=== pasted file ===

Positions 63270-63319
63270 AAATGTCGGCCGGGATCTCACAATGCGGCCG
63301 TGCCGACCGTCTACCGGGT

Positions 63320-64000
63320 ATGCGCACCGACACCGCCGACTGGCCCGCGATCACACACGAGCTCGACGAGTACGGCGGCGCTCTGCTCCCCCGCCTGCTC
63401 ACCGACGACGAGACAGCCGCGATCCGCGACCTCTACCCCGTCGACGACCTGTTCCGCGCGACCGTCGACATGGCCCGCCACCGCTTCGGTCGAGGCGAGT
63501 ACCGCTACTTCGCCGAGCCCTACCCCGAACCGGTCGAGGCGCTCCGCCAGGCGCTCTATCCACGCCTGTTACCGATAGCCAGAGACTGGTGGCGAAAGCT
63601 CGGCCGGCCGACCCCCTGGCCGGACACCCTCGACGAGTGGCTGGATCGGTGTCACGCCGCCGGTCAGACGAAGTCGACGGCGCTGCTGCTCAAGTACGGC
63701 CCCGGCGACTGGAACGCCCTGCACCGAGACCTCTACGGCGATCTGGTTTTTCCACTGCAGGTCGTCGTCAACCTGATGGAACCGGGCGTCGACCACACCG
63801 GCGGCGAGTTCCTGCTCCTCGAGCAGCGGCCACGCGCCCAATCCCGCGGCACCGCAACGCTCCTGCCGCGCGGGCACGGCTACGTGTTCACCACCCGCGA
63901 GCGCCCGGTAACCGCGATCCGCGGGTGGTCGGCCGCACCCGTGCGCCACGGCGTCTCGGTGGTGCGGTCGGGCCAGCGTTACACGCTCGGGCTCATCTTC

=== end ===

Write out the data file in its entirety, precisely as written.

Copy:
Positions 63270-63319
63270 AAATGTCGGCCGGGATCTCACAATGCGGCCG
63301 TGCCGACCGTCTACCGGGT

Positions 63320-64000
63320 ATGCGCACCGACACCGCCGACTGGCCCGCGATCACACACGAGCTCGACGAGTACGGCGGCGCTCTGCTCCCCCGCCTGCTC
63401 ACCGACGACGAGACAGCCGCGATCCGCGACCTCTACCCCGTCGACGACCTGTTCCGCGCGACCGTCGACATGGCCCGCCACCGCTTCGGTCGAGGCGAGT
63501 ACCGCTACTTCGCCGAGCCCTACCCCGAACCGGTCGAGGCGCTCCGCCAGGCGCTCTATCCACGCCTGTTACCGATAGCCAGAGACTGGTGGCGAAAGCT
63601 CGGCCGGCCGACCCCCTGGCCGGACACCCTCGACGAGTGGCTGGATCGGTGTCACGCCGCCGGTCAGACGAAGTCGACGGCGCTGCTGCTCAAGTACGGC
63701 CCCGGCGACTGGAACGCCCTGCACCGAGACCTCTACGGCGATCTGGTTTTTCCACTGCAGGTCGTCGTCAACCTGATGGAACCGGGCGTCGACCACACCG
63801 GCGGCGAGTTCCTGCTCCTCGAGCAGCGGCCACGCGCCCAATCCCGCGGCACCGCAACGCTCCTGCCGCGCGGGCACGGCTACGTGTTCACCACCCGCGA
63901 GCGCCCGGTAACCGCGATCCGCGGGTGGTCGGCCGCACCCGTGCGCCACGGCGTCTCGGTGGTGCGGTCGGGCCAGCGTTACACGCTCGGGCTCATCTTC